Skip to comments.India gets dragged in Obama-Romney feud (Op-Ed)
Posted on 07/19/2012 2:46:23 PM PDT by Jyotishi
The US President, now in election gear, has repeatedly lashed out at outsourcing by Americans to firms based in India
US President Barack Obama and his Republican opponent Mitt Romney are engaged in a fierce battle about outsourcing, which has become a huge election issue.
Outsourcing was an issue in 2008 polls and also earlier, but this time with the economy sliding, jobs have become a vital issue for the middle class. Both the presidential candidates are targeting this section. Economy has become the issue for the election, overriding all other concerns.
Democrats are generally against outsourcing. The Senator from Massachusetts, Mr John Kerry spoke against it. President Obama spoke against it in his 2008 campaign. He has now sharpened his criticism against American companies which are exporting jobs and wants to tax them more and use that money to keep jobs at home.
The Republicans are generally not that hawkish, but in the present circumstance are unwilling to openly say that they are for outsourcing. It is not the right thing to do politically.
US companies are outsourcing jobs to countries like India, China, the Philippines, Malaysia and Bulgaria in sectors like BPO, legal outsourcing, manufacturing, research, IT, product design and development.
According to an official estimate, the outsourced workers comprise over 25 per cent of the countrys workforce. Americans lose jobs as the outsourcing market is worth more than $100 billion. They see outsourcing as an evil that steals their jobs. Although good economic favours outsourcing as it profits the companies that are outsourcing jobs, but politicians play to the gallery conveniently forgetting that jobs outsources were never done in the US before.
Even the Olympic Games are not left out of this presidential race politics. Some US politicians have spoken against the uniforms for the American sportsmen for the Olympics being made in China.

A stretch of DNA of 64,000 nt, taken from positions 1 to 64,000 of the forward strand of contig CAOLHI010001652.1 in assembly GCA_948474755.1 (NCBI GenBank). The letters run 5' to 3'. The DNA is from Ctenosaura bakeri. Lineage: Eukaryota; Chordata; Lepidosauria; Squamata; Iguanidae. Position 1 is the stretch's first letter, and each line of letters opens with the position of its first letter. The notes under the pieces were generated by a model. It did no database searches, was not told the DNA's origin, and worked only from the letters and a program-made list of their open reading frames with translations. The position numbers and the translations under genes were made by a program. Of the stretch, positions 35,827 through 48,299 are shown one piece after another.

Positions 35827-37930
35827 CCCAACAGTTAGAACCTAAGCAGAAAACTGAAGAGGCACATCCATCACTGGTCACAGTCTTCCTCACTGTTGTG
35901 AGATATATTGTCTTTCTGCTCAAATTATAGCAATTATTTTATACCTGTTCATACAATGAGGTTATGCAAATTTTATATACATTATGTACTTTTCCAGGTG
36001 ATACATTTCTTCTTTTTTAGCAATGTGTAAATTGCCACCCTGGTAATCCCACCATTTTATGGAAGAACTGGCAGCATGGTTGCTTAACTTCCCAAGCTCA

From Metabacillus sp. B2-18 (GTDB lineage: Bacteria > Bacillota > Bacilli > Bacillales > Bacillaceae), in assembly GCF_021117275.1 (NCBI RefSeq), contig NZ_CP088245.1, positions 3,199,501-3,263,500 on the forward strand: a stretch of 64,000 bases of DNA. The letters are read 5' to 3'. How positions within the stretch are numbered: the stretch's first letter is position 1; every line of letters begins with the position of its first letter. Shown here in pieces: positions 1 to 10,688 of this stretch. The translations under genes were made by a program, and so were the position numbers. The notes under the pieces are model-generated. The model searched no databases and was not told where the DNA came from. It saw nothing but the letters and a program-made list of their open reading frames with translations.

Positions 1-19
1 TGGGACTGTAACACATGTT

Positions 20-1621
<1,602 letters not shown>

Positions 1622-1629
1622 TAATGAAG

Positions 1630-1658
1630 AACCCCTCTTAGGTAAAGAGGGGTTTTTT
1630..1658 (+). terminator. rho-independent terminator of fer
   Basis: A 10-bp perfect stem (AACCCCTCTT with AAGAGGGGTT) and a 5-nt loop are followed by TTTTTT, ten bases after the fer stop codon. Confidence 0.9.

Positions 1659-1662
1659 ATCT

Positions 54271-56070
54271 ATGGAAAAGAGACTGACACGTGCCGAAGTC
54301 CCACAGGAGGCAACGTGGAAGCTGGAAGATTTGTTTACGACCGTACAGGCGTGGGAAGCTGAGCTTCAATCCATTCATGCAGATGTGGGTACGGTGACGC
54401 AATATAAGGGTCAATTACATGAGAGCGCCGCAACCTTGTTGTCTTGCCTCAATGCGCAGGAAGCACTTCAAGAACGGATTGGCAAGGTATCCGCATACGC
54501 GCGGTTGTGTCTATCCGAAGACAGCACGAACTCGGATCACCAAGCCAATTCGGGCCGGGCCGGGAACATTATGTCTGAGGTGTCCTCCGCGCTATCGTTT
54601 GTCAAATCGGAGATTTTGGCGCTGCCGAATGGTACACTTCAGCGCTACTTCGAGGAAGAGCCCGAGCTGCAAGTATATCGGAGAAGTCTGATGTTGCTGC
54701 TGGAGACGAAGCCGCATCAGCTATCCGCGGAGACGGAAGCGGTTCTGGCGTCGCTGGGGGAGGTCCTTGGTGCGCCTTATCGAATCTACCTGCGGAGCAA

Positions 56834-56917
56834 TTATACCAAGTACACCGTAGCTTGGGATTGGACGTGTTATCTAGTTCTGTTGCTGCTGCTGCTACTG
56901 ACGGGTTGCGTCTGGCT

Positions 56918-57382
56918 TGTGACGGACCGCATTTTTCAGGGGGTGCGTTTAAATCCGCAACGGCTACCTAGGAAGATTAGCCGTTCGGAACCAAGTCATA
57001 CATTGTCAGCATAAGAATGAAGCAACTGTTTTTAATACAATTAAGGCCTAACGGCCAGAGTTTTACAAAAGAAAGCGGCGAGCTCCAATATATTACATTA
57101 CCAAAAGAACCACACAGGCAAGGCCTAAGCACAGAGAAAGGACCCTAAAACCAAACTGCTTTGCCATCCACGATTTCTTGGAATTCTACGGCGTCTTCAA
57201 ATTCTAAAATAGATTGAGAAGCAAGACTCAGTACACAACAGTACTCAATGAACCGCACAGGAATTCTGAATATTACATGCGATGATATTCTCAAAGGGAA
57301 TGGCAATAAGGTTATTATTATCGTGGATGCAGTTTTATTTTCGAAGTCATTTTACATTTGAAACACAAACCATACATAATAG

Recently, six Democrat Senators said they plan to introduce legislation requiring the ceremonial uniforms to be produced in the US. But Reuters quoting Chinese news agency Xinhua said China has hit back in a commentary saying it was hard to believe such hysteria could emerge from American politicians. It quoted Xinhua as saying The Olympic spirit is all about separating sports from politics, but these US politicians are going too far and trying to force a political tag onto the uniforms.
The outsourcing debate flared up afresh after the Washington Post published an article in June on how Mr Romneys company Bain Capital sent jobs outside. It said the company invested in firms that specialised in helping other companies move jobs to low-wage countries like China and India. President Obama picked up this story and is dubbing Mr Romney as the offshore pioneer. In a campaign speech recently, he said, We do not need an outsourcing pioneer in Oval Office adding, we need a President who is going to fight for American jobs.
The Romney camp claims that the company had done so after Mr Romney retired as the CEO. Mr Romney is seeking votes on his business record and his private sector record is one of success and turnaround during a time when many companies were failing. India and China are singled out for being the destinations favoured for outsourcing.
Those who favour outsourcing see it as a beneficial cost-cutting tool for the industries. They argue that outsourcing has come to be a tried and tested model and recognised as a long-term competitive strategy for success. They also point out that there are advantages of outsourcing to countries like India and China because of the cheap labour costs and saving on operational costs. The finished product is of the same quality as in the donor location. Above all, one of the key reasons for outsourcing is the lack of talent in countries like the US and the UK.
But those against it argue that with the US economy still in recovery from recession, now is not the time to be sending jobs overseas. Also, analysts say that the kind of jobs that are outsourced have increased dramatically in the past five years due to technological advances, leading to anxiety in the US workforce who feel vulnerable as workers abroad can work for much less wages.
India and China particularly may feel the heat as there could be less business coming from the US this year, at least, until the election is over. The Eurozone crisis has also affected the outsourcing market, reducing business. India will feel the pinch more as the dollar income could well dip as a result.
The business community in India lives in daily, quaking fear of outsourcing becoming a knock-down/drag-out issue in American elections.
That did it; by damn. Obama will lose the votes of all the Indians in America, whose families, in India, are telemarketers.
If anti-business Obama wins in November, more US businesses may set up shop in India and other countries.
From Al Gore to Kerry and Obama, from McCain to Romney.....every one of them firmly upheld the great American tradition.
If you ask me......I think the real issue is not “outsourcing” itself but rather the country its being outsourced to. Even China does not get as much brickbats as India. Americans clearly don't like India. Doesn't matter Reps or Rats.
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